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High Heels and Low Lifes (2001)

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A nurse eavesdrops with a friend on a cell phone conversation that describes a bank heist. She and the friend then conspire to blackmail the robbers for $2 million.

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Writers:

(story), (story) | 1 more credit »
1 nomination. See more awards »

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Cast

Cast overview, first billed only:
... Shannon
... Frances
... Mason
... Tremaine
... Danny
... Kerrigan
... Ray
Simon Scardifield ... Tony
Len Collin ... Barry
Jane Partridge ... Receptionist
... Paramedic
Ranjit Krishnamma ... Doctor
Mark Meadows ... Romantic actor
... Bloodied actor
... Duty Sergeant (as Mike Attwell)
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Storyline

Two best girlfriends living in London suddenly find themselves battling wits with seasoned criminals when they decide to blackmail the culprits of a bank heist in their neighborhood rather than reporting the crime to the police. Refusing to be played by this new competition and give up the demanded $2 million, the leaders of the gang of robbers (Kevin McNally and Michael Gambon) decide to start playing dirty tricks, threaten violence and counterfeit money in an effort to throw the two women (played by Minnie Driver and Mary McCormack) off course. When the blackmail and counter attacks hurt an innocent bystander, the kooky best friends must use their friendship to empower each other to lure the hardened criminals into a risky trap. Written by Anna <dimenxia@yahoo.com>

Plot Summary | Add Synopsis

Taglines:

A life of crime has never looked so attractive See more »

Genres:

Action | Drama | Comedy

Motion Picture Rating (MPAA)

Rated R for language, some violence and nudity | See all certifications »
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Details

Country:

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Language:

Release Date:

26 October 2001 (USA)  »

Also Known As:

Verbrechen verführt  »

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Box Office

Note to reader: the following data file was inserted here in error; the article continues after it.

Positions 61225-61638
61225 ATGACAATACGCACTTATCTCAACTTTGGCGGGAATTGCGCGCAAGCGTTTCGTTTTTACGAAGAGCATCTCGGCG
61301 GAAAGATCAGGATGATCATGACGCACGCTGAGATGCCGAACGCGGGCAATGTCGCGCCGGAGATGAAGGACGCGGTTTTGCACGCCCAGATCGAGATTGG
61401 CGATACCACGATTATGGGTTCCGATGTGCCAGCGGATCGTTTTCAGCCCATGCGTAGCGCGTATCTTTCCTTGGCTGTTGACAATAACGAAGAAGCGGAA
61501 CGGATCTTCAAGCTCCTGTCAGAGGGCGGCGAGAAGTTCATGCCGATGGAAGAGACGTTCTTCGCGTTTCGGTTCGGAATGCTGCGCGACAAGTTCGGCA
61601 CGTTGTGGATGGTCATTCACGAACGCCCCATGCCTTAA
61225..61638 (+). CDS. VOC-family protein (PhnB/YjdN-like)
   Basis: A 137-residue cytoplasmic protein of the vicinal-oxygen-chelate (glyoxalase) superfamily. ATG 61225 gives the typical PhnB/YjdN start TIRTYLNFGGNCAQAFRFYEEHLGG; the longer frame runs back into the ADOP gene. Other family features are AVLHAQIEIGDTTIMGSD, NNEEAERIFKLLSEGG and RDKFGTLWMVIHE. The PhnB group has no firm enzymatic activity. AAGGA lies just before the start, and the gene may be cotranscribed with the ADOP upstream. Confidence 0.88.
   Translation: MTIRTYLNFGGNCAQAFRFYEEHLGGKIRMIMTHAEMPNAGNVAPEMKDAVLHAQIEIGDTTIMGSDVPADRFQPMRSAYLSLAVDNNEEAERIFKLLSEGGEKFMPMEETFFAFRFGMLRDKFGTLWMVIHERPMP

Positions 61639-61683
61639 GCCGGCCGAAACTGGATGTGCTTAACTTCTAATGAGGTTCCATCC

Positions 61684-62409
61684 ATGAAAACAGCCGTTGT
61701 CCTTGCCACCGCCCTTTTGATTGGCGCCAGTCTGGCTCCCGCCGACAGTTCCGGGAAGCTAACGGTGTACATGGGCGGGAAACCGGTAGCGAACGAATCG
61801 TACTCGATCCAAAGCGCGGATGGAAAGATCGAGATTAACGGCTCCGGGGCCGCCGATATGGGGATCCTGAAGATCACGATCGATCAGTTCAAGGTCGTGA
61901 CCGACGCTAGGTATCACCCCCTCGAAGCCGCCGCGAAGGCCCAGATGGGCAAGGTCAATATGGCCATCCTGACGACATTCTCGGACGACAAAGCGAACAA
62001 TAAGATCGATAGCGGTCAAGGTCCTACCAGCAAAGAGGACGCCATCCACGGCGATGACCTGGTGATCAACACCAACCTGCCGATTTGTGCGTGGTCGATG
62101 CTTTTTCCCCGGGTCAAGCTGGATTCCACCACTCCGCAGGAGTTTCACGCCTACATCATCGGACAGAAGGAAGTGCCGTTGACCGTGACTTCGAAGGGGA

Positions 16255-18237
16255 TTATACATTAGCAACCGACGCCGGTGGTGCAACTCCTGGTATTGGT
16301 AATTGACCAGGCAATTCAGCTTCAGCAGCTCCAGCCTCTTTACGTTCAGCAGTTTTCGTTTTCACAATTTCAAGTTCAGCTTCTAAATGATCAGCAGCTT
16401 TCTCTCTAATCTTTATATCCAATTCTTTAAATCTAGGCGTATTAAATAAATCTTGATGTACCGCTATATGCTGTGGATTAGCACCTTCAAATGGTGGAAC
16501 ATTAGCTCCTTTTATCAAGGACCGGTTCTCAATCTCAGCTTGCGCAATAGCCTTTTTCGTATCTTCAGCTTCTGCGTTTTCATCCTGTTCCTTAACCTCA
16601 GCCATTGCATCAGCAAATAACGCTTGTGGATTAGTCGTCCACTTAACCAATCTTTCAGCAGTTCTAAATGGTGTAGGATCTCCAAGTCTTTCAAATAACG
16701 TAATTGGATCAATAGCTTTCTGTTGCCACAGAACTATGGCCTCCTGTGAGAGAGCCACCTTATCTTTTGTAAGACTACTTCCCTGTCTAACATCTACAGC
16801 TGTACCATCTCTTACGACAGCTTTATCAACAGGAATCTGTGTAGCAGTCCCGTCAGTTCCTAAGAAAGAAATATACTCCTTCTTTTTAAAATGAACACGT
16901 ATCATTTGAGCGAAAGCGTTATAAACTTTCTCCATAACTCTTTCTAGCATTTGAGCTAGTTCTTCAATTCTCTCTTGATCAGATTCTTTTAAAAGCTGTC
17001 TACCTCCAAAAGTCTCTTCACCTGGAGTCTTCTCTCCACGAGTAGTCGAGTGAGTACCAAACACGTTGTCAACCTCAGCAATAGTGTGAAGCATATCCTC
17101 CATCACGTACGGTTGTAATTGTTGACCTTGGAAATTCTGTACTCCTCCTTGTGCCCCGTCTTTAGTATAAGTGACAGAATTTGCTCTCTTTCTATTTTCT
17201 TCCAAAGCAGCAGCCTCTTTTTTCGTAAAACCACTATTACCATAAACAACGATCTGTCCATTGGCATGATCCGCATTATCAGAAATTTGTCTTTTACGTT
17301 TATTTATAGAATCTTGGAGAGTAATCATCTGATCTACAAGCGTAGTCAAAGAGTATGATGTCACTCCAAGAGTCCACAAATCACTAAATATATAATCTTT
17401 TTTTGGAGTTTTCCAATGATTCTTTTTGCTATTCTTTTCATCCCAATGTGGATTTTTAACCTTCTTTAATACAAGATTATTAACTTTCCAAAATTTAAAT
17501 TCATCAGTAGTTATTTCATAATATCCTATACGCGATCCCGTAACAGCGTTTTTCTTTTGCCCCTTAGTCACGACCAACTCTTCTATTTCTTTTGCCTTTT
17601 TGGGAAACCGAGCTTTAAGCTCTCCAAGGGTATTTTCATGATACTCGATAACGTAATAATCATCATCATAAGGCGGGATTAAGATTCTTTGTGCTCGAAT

Budget:

$10,000,000 (estimated)

Opening Weekend:

£454,989 (United Kingdom), 22 July 2001, Limited Release

Opening Weekend USA:

$113,512, 28 October 2001, Limited Release

Gross USA:

$226,792, 11 November 2001
See more on IMDbPro »

Company Credits

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Technical Specs

Runtime:

Sound Mix:

| |

Color:

(Technicolor)

Aspect Ratio:

1.85 : 1
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Did You Know?

Trivia

Mel Smith: Pushing past Mason at the train station whilst he is trying to explain to the ticket collector why he has not got a ticket. See more »

Goofs

On the train ride from London to Brighton there is an announcement "Next stop Haywards Heath" just before the train stops and the characters get of the train. The actors actually get off at Preston Park station (blurred sign visible). See more »

Quotes

Kerrigan: So, you're just going to pay? Have you gone completely Tonto?
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Crazy Credits

The producer would like to thank ... The Residents of Lower Kingswood (All that gunfire) ... See more »

Connections

References Mission: Impossible (1966) See more »

Soundtracks

We Come One
Written by Roland 'Rollo' Armstrong (as Rollo Armstrong), Sister Bliss and Maxi Jazz
Performed by Faithless
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User Reviews

Starsky and Hutch Meets AbFab
24 October 2001 | by See all my reviews

High Heels and Low Lifes

The trailer tells us this is the next ‘Thelma and Louise,' but this wild and spicy flick is more like Starsky and Hutch meets Absolutely Fabulous. Brought to us by the veddy British, Fragile Films, the same people that brought us Spice World and is currently between two Wilde takes; 99's ‘Ideal Husband' and next year's ‘Importance of Being Ernest.' Girls just want to have fun.

The overall theme is that old-time-Hitchcock-religion where Joe Everyman becomes unwittingly entangled into crime and intrigue. The stars are Minnie Driver and Mary McCormack as a nurse and thespian respectively. These are the two Joanne Everybodies with a UK twist of sophisticated slapstick like Peter Sellers as Inspector Clouseau.

These women are presented as smart, strong and beautiful. Yay. And all the guys are either corrupt or useless. Just like real life. Min has a dumb boyfriend who's electronic eavesdropping picks up a cell phone mid-bank heist. Mary, the actress, fresh from a looping session with an animated tomato, sees the overheard phone conversation as an economic opportunity to squeeze the bad guys. `They'll never listen to a woman,' insists Driver. Mary says, ‘This is the twenty-first century and we do all jobs now.' Minnie crosses with `Do you want to extort money or raise consciousness?' Mary's answer, `Both!'

The rehearsals for the blackmail phone calls to the bad guys are a hoot. The writing comes from two comedy vets from the BBC, Km Fuller who cut his teeth on ‘Red Dwarf' and Georgia Pritchett from the sassy ‘Smack The Pony' and nicely directed by Mel Smith who did ‘Mr. Bean.'

Highlights include a very nice travelling matte midsection when both sides rally to battle reminiscent of the opening title sequence to Knots Landing and a smashing performance from Sir Michael Gambon, the great character actor which is another word for interesting.


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